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The Fourth World is either (i) sub-populations socially excluded from global society, or (ii) nomadic, pastoral, and hunter-gatherer peoples living beyond the modern industrial norm.[1] Since publication of The Fourth World: An Indian Reality (1974), by George Manuel, Chief of the National Indian Brotherhood and Assembly of First Nations, the academic term Fourth World is synonymous with stateless, poor, and marginal nations.[2] The term originated with a remark by Mbuto Milando, first secretary of the Tanzanian High Commission, that "When Native peoples come into their own, on the basis of their own cultures and traditions, that will be the Fourth World,"[3] in conversation with Manuel.[4] Since 1979, think tanks such as the Center for World Indigenous Studies have used the term in defining the relationships between ancient, tribal, and pre-industrial nations and modern industrialised nation-states.[5] With the 2007 UN Declaration on the Rights of Indigenous Peoples, communications and organizing amongst Fourth World peoples have accelerated in the form of international treaties between aboriginal nations for the purposes of trade, travel, and security.[6]

Etymologically, Fourth World follows the First World, Second World, and Third World hierarchy of nation-state status; however, unlike the former categories, Fourth World denotes nations without a sovereign state, emphasising the non-recognition and exclusion of ethnically- and religiously-defined peoples from the politico-economic world system, e.g. the Romani people worldwide, the Basque, Sami, pre-First World War Ashkenazi Jews in the Pale of Settlement, the Palestinians, the Assyrians, and the Kurds in the Middle East, the indigenous peoples of the Americas and First Nations groups throughout North, Central and South America, and indigenous Africans and Asians. Spanish sociologist Manuel Castells of the University of Southern California Annenberg School for Communication has made extensive use of the term fourth world in the International Journal of Communication.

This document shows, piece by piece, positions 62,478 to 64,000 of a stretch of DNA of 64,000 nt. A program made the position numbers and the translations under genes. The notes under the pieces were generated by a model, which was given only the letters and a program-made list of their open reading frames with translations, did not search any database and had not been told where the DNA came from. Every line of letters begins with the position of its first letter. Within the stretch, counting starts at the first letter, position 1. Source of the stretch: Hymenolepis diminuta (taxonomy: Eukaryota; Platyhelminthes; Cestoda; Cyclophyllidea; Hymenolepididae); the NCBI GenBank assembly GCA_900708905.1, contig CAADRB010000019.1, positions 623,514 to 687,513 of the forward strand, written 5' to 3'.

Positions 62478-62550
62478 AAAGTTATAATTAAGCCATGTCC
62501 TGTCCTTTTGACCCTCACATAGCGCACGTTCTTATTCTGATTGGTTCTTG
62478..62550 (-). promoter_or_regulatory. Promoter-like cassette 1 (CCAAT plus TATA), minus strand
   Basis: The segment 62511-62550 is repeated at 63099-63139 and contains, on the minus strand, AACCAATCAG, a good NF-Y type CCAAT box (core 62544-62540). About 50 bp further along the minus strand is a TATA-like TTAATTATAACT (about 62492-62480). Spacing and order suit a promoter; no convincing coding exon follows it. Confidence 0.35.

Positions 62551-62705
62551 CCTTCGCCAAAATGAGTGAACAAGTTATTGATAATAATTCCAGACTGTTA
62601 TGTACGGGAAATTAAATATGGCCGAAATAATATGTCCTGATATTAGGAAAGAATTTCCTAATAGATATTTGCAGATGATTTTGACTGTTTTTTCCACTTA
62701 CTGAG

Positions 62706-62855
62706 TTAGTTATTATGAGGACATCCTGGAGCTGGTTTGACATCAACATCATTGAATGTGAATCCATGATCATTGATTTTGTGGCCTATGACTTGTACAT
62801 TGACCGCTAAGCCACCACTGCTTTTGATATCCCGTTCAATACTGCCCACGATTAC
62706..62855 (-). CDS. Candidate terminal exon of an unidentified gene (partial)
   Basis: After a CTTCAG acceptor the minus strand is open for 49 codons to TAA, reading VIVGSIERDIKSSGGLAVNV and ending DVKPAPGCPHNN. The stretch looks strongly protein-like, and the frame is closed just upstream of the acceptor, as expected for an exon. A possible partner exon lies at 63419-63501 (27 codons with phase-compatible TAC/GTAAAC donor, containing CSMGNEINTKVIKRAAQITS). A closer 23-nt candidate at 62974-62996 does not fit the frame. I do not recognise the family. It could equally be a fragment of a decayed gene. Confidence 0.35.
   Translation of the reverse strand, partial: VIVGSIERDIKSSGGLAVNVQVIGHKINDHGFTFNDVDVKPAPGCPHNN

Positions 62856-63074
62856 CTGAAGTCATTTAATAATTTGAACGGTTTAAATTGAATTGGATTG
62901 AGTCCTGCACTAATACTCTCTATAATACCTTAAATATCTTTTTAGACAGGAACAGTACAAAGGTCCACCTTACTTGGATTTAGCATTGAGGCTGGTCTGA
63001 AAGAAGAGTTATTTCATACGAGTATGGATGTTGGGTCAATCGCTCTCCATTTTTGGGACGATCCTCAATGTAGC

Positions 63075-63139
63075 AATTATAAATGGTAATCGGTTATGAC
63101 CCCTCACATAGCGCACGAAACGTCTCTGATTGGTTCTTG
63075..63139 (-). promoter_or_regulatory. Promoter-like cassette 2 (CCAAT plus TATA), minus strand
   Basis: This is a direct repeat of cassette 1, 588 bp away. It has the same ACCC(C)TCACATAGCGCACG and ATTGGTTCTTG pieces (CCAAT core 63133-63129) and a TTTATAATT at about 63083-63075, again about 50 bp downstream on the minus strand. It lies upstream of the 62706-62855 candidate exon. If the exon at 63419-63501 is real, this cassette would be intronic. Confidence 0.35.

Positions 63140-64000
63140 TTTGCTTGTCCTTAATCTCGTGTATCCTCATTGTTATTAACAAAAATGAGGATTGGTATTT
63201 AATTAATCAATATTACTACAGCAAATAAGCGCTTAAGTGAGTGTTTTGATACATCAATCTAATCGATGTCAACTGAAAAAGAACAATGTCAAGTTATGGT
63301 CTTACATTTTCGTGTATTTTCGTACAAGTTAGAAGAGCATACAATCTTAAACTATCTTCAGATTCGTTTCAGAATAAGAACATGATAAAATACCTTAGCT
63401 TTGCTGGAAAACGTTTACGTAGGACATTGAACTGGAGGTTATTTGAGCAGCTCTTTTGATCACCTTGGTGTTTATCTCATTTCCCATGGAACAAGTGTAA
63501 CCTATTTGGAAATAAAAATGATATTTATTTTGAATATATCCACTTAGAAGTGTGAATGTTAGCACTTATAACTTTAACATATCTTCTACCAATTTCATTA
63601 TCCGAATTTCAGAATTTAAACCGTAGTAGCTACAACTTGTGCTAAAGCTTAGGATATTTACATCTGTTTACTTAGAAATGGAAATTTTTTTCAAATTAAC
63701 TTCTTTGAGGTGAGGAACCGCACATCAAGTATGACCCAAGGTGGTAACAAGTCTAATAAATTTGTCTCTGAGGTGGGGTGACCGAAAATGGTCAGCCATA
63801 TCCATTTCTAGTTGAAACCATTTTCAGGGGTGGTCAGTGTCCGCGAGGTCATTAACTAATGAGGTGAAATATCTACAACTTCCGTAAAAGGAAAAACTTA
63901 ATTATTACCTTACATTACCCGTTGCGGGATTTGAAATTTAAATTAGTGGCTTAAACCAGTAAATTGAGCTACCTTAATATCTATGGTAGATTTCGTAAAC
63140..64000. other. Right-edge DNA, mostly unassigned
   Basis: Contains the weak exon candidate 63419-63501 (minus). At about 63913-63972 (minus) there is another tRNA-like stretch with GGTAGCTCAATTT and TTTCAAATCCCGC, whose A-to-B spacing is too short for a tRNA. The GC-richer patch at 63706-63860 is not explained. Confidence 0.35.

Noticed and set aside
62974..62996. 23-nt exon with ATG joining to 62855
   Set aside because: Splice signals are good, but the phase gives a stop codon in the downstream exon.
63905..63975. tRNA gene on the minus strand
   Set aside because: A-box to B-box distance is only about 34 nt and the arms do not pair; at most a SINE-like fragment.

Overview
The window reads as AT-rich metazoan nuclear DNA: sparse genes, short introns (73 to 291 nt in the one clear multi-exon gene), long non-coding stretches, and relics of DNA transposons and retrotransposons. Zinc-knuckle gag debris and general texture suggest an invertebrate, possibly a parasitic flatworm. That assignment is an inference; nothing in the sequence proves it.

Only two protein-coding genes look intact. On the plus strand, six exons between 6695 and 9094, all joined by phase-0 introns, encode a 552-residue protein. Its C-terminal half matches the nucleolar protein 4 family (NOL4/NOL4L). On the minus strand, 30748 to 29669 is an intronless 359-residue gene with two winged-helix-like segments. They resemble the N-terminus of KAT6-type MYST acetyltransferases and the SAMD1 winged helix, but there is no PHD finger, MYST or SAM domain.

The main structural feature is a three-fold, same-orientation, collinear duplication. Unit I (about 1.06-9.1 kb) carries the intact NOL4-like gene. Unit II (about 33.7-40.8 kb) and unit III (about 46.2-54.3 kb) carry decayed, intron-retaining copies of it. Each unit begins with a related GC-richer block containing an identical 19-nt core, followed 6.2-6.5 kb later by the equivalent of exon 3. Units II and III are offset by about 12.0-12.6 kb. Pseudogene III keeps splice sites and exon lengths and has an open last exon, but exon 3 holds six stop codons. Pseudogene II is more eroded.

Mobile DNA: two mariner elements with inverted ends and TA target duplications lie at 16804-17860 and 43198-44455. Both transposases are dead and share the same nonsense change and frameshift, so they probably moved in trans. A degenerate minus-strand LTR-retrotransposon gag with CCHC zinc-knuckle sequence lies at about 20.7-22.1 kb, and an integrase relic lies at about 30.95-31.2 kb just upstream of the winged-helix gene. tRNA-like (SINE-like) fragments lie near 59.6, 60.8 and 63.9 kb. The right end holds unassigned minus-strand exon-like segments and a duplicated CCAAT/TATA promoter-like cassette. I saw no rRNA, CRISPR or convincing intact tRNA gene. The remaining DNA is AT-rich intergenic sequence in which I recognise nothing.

See also


  1. ^ "International day of the world's indigenous people". Asian Center for the Progress of Peoples. 
  2. ^ Griggs, Richard. "The breakdown of states". Center for World Indigenous Studies. 
  3. ^ Hall, Tony (2003). The American Empire and the Fourth World: The bowl with one spoon. McGill-Queen's native and northern series, 34.. Montreal; Ithaca: McGill-Queen's University Press. p. 238. ISBN 0773530061 9780773530065 0773523324 9780773523326. 
  4. ^ McFarlane, Peter (1993). Brotherhood to nationhood: George Manuel and the making of the modern Indian movement. Toronto: Between the Lines. p. 160. ISBN 0921284675 : 9780921284673 0921284667 : 9780921284666. 
  5. ^ Ryser, Rudolph C. (September 1993). "Toward the coexistence of nations and states". Center for World Indigenous Studies. 
  6. ^ Cloud, Redwing (10 August 2007). "United League of Indigenous Nations formed". Indian Country Today. 

Further reading

  • Castells, Manuel (1998, second edition, 2000). End of Millenium, The Information Age: Economy, Society and Culture Vol. III. Oxford, UK: Blackwell. ISBN 978-0631221395. 

External links



Up to date as of January 15, 2010

Definition from Wiktionary, a free dictionary



After First World, Second World, and Third World.

Proper noun

Fourth World


Fourth World

Wikipedia has an article on:


  1. Collectively, peoples living nomadic, pastoral, hunter-gatherer or other ways of life outside the modern industrial norm.


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